2

In cryptography an Initialisation Vector or IV is an input of fixed size required to randomize the output of a cryptographic primitive. It is not meant to be secret, so there is not problem in make it available to the attacker after the encryption. The crucial point about the IV is its uniqueness and, for some mode of operation, its unpredictability. So, if ...


2

Can you help me understand what a cryptographic “salt” is? In the context of password creation, a "salt" is data (random or otherwise) added to a hash function in order to make the hashed output of a password harder to crack. When might I need to use it? Always. Why should or should I not use it? You should always use a salt value with your ...


2

First, good password hashing functions like PBKDF2 and scrypt usually take the password and salt as separate parameters, meaning the user does not have to worry about this. However, with some algorithms they do and in any case the theoretical question is important. Some of those methods you mention are clearly worse than others: Binary OR would be ...


2

Short answer: Yes, you're right.


1

No it isn't a good way of salting and it isn't the standard way either. There is no reason or benefit to store the salt before it is used. The point of salt is just to prevent parallel and precomputation attacks. Storing it ahead of time means in an undetected compromise the attacker would learn of 'future salts' which undermine the precomputation ...


1

It is secure. The IV only needs to be indistinguishable from random to an attacker, and it is as long as the salt is random. There is one remark: if you extract more key + iv bytes than the hash function in PBKDF2 returns then the PBKDF2 function is executed twice. An attacker however only has to find the key, not the IV, so an attacker doesn't have to do ...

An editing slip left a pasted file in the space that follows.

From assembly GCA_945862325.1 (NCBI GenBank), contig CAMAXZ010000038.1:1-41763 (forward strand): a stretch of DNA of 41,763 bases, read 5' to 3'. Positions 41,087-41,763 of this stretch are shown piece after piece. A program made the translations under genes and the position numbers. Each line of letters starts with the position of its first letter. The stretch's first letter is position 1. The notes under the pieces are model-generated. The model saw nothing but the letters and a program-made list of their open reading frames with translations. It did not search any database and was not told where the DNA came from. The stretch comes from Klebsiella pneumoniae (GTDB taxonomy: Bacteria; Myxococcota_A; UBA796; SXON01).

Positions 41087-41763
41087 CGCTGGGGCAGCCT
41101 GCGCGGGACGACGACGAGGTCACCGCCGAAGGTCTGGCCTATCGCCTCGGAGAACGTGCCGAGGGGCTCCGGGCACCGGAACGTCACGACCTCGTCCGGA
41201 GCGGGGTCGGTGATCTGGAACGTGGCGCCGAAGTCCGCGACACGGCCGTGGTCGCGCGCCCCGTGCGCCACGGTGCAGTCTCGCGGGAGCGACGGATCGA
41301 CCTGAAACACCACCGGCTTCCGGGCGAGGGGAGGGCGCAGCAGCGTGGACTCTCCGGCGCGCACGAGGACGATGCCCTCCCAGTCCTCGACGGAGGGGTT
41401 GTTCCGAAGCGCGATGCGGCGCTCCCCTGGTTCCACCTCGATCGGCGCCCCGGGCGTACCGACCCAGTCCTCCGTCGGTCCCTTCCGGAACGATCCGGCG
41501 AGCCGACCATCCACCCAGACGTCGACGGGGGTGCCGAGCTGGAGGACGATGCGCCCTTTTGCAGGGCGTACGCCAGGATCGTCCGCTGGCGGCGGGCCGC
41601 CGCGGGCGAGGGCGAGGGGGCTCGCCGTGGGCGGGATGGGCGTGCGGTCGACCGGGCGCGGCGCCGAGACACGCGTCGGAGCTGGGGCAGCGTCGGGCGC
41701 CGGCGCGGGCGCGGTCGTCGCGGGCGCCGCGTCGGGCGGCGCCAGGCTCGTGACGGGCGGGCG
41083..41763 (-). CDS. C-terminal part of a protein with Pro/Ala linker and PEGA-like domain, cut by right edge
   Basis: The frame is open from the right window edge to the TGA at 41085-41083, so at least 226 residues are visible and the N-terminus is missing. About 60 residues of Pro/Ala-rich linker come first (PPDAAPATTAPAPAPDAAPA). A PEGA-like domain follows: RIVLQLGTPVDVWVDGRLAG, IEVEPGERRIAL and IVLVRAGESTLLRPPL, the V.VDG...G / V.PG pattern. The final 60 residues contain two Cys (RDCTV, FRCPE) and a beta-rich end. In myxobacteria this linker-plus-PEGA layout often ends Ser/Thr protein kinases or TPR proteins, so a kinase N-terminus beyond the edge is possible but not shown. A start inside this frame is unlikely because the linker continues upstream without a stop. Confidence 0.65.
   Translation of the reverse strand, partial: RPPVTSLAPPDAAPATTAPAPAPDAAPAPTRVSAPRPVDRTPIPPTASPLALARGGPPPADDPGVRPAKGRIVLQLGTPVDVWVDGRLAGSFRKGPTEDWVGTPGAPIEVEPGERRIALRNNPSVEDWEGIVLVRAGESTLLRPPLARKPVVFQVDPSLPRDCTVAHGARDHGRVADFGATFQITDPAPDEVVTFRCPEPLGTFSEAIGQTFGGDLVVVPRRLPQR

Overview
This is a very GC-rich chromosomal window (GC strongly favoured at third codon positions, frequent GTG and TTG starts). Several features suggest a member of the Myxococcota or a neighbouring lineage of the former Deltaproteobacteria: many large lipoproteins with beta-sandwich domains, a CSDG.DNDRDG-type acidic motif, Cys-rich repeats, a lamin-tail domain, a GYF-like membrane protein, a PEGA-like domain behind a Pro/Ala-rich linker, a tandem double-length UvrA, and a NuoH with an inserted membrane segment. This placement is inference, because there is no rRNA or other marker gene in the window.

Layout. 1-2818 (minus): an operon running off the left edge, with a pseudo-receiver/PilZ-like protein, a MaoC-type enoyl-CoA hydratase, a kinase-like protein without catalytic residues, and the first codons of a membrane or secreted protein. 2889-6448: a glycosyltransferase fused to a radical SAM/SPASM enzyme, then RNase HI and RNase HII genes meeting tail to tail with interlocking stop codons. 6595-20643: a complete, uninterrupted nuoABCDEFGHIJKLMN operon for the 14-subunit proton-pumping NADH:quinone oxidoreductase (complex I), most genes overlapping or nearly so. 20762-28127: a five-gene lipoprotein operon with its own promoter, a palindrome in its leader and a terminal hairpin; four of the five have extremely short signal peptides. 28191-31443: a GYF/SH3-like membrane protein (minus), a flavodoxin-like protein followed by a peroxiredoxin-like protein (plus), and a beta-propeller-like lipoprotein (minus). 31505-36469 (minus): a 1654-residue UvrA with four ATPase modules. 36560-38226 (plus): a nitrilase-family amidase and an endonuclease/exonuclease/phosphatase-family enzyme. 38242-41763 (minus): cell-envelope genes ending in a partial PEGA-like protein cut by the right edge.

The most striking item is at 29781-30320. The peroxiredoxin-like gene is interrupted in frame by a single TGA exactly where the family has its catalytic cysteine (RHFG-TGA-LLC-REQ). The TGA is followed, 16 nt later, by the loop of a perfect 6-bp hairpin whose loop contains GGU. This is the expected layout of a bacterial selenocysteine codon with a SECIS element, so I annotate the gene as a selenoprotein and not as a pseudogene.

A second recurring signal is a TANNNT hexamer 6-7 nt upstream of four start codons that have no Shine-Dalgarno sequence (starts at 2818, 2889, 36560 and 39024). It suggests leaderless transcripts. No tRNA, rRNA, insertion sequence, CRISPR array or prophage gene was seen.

1

You could do something fairly simple, such as $UserSecret = Random()$ $UserID = HMAC(ServerSecret, UserSecret)$ Send the user the two values. When he reconnects, he sends the two values back. If re-calculating $UserID$ with the user's $UserSecret$ gives the same $UserID$ then that proves (to a high degree of certainty) that it's the same person that was ...


1

With a KDF meeting its objectives, the only way the leak of the persisted key compromises the confidentiality of the other is correctly identified in the question: a password guess can be checked at the cost of one evaluation of the KDF based on the leaked key and its corresponding salt (and assuming the password's entropy is significantly less than the ...


1

Some research brought up this paper On the Security of Two MAC Algorithms (Preneel and Oorschot, 1995). The authors state that it's possible to significantly reduce the claimed security so that the security is about the same as collision resistance instead of preimage resistance. The details can be read there and in the references.


1

Your setup is secure. However it is largely "unneccessarily" secure. First the generation method: You're using the RNG-CSP which is (I guess) Microsoft's software interface to the Windows secure PRNG, so this is fine. Now for your tokens: You're restricting the character set, which reduces the possible entropy per byte, but is fine if you're in a ...